For me the shine of Diablo 3's gameplay has faded away into the controversial reality of the option of either grinding for gold or investing real money to continue to be able to progress through the end game deathfest which is Inferno difficulty. I found myself being pulled back to my Starcraft 2 addiction which I'd put on hold while I hacked and slashed my Demonhunter's way to level 60 in Diablo 3, but after completing my placement matches I couldn't help but consider my options.
My enjoyment of Starcraft 2 stems from the deep learning curve and the process of progressing along it. The Starcraft 2 ladder system naturally leads to a Peter Principle; you will be promoted until you reach your own skill ceiling and will then play only matches with those who are of equal skill. I just don't feel that I enjoy the game enough to warrent the amount of time, effort and study which would be required for me to progress beyond my current diamond ranking. Unless you're enjoying that process you've got to ponder why you're doing it at all.
Starcraft 2 has that cycle of learning and development to draw you in, Diablo 3's end game reliance on items and gear to allow you to continue to progress it comes down to receiving lucky item drops, investing further real money into the game to purchase items or grinding for in game gold (which Blizard continuously make harder and harder by patching sections of the game which are found to be the most rewarding in terms of gold collection).
With these thoughts flowing through my mind, I had a flash backs to other games which satisfied my desire for a learning cycle which results in the enjoyment of realising that your skills and knowledge are improving and thus your skill at the game increases. On which I hadn't thought of for some time was Trackmania. As a racing game, at its heart, it is quite simple. The tracks are created using premade sections and can therefore tend to be a little samey, but like most things in life the restrictions lead to amazing creativitiy and imagination. The game puts the track editor into the hands of the players and a huge number of tracks are available. Some which push the boundies of the game engine in spectatular and interesting ways. Players race on these tracks against a number of players from all over the world and an extremely broad and welcoming community has sprung up. It is a real thrill to be battling against players who are playing from countries you only rarely hear about in the news.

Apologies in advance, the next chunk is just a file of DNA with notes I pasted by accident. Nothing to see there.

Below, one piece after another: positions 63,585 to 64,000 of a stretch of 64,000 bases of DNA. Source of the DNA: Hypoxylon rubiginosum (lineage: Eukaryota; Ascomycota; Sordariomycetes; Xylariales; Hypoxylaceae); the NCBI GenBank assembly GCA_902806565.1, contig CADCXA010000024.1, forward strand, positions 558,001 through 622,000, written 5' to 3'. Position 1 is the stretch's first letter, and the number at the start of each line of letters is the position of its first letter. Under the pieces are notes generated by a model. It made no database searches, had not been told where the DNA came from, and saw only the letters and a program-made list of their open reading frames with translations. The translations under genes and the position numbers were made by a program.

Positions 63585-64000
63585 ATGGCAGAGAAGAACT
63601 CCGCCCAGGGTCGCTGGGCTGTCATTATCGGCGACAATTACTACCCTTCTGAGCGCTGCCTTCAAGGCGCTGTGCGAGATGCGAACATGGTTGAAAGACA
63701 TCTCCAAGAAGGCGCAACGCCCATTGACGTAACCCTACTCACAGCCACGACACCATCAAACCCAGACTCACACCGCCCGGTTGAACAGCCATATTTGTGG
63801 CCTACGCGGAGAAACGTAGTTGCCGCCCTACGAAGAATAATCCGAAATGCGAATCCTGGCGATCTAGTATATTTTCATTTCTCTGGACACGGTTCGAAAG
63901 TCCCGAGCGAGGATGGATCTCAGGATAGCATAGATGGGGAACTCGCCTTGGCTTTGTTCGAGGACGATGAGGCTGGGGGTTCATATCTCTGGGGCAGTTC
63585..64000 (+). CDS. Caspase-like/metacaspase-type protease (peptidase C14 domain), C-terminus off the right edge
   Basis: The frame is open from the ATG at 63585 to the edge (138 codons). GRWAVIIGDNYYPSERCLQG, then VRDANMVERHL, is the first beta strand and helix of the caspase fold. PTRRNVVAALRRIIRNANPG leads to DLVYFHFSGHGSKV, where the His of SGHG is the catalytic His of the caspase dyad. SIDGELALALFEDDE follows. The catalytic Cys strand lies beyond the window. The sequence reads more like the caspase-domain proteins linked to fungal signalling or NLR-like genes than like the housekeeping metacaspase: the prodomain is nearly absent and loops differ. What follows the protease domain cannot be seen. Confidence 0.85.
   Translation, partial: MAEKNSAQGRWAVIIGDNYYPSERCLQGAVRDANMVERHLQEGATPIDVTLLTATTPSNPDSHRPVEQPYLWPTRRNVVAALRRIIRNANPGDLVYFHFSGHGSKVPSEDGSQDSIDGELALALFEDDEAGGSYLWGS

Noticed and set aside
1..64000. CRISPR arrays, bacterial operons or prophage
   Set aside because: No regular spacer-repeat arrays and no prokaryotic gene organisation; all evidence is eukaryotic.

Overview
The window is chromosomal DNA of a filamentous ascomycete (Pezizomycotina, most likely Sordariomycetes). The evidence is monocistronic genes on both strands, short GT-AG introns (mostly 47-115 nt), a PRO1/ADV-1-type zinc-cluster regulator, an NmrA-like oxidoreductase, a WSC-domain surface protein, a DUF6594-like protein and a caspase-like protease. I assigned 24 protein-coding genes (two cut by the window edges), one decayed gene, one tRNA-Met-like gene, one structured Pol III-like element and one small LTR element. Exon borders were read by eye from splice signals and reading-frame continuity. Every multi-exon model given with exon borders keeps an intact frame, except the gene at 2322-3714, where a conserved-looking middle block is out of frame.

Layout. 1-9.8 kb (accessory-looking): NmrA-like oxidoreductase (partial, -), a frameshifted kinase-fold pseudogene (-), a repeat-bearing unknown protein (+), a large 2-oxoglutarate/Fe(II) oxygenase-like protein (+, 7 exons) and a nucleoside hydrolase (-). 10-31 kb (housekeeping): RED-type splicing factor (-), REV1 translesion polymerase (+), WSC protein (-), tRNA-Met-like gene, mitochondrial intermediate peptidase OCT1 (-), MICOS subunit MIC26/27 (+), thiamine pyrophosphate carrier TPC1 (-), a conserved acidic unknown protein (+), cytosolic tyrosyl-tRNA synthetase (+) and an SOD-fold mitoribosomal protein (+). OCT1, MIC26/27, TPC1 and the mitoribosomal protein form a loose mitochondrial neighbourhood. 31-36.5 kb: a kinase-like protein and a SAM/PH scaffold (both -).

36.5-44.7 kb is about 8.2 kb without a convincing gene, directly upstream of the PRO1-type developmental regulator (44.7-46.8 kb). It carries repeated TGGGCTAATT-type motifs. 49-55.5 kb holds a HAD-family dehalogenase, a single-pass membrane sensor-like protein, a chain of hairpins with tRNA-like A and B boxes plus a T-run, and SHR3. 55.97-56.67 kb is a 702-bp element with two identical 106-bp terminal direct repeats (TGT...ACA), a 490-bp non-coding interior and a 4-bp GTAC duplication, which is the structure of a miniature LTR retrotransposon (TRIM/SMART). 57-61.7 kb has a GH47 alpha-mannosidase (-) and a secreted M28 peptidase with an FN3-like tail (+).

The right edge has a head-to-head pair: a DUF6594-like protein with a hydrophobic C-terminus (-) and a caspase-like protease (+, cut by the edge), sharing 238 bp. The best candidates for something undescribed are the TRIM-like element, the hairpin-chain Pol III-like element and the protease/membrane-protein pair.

The Trackmania end game is an endlessly repetitive, frustrating and punishing thing. Players are driven to shave hundredths of a second off their record times, eeking out the slimmest of advantages and generally getting into "the zone" to produce near perfect laps. I returned to the game for the 1st time in 853 days (I know this because the game told me when I logged back in) and found myself ranked ~2,700,000th on the ladder. After a few sessions I passed other players on the ladder who were also inactive and climbed to around 1,200,000th and decided that I was enjoying myself enough to challenge myself to break into the top million. After a few more enjoyable sessions I reached my goal and also felt that I'd got back to the level of skill I'd had when I played the game all this time ago.
So I was left again pondering if I was enjoying this game enough to invest the time and effort to progress in skill further? Because while I really do get a kick out of chatting with other players who are spread all over the world, in the end my enjoyment of any game hinges on constant learning and development.
I realised that if I was going to go through a reset and invest in a game I should seriously consider diving back into poker. If I'm going to invest time and brain power into something, then poker has the large advantage of actually resulting in money.
After a week, 2,000 hands of cash games and 32 tournaments I'm ahead $500 (roughly 10 buyins for the stakes I'm playing) and really enjoying being back at the tables and more importantly; getting enjoyment from studying the game and learning.